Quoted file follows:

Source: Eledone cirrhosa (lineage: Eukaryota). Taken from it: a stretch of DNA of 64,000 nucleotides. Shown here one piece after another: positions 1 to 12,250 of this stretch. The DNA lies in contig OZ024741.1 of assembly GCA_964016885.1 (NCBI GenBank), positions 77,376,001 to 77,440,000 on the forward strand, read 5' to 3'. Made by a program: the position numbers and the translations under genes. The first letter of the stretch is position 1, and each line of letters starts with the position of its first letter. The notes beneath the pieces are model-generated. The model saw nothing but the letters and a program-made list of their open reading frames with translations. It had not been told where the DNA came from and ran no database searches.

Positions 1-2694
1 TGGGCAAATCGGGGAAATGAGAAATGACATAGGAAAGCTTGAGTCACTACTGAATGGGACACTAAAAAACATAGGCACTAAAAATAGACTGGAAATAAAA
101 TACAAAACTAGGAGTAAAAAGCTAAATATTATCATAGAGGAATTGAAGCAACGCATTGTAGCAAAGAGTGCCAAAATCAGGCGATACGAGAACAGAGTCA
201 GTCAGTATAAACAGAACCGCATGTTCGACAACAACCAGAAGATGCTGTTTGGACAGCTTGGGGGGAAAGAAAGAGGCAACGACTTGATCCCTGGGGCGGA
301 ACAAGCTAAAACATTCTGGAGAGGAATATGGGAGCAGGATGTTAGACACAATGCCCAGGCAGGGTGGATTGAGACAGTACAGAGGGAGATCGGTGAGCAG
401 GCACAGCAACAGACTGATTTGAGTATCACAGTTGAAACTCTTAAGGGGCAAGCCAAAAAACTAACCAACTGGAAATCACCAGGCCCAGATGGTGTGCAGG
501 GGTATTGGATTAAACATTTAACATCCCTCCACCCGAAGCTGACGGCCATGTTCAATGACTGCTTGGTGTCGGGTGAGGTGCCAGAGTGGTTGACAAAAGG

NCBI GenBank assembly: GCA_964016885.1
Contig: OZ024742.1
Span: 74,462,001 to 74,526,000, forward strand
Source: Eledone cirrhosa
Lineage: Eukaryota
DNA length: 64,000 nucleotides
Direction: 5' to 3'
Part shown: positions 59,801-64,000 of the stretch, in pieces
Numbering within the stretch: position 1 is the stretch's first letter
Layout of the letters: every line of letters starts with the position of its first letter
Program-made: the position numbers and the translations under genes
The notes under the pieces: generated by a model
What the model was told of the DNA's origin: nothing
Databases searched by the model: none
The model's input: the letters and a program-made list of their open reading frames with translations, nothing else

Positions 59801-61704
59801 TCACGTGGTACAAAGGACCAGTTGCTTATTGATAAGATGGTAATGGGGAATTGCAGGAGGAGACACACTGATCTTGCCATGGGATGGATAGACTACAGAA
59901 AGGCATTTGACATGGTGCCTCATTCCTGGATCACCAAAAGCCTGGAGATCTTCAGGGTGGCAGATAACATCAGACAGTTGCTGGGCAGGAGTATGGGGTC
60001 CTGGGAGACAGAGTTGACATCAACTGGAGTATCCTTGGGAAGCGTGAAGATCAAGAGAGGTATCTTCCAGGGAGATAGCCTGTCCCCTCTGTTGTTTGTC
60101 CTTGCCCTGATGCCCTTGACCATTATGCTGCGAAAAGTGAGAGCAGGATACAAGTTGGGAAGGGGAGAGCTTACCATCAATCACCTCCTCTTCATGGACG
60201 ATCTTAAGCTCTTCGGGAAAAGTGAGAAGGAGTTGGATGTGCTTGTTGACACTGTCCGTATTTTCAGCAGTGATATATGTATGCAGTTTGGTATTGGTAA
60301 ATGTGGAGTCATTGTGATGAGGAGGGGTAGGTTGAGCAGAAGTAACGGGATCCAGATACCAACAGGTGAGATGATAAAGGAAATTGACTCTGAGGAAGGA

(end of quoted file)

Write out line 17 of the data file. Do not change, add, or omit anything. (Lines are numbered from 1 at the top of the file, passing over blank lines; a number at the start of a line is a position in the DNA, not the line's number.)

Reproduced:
Numbering within the stretch: position 1 is the stretch's first letter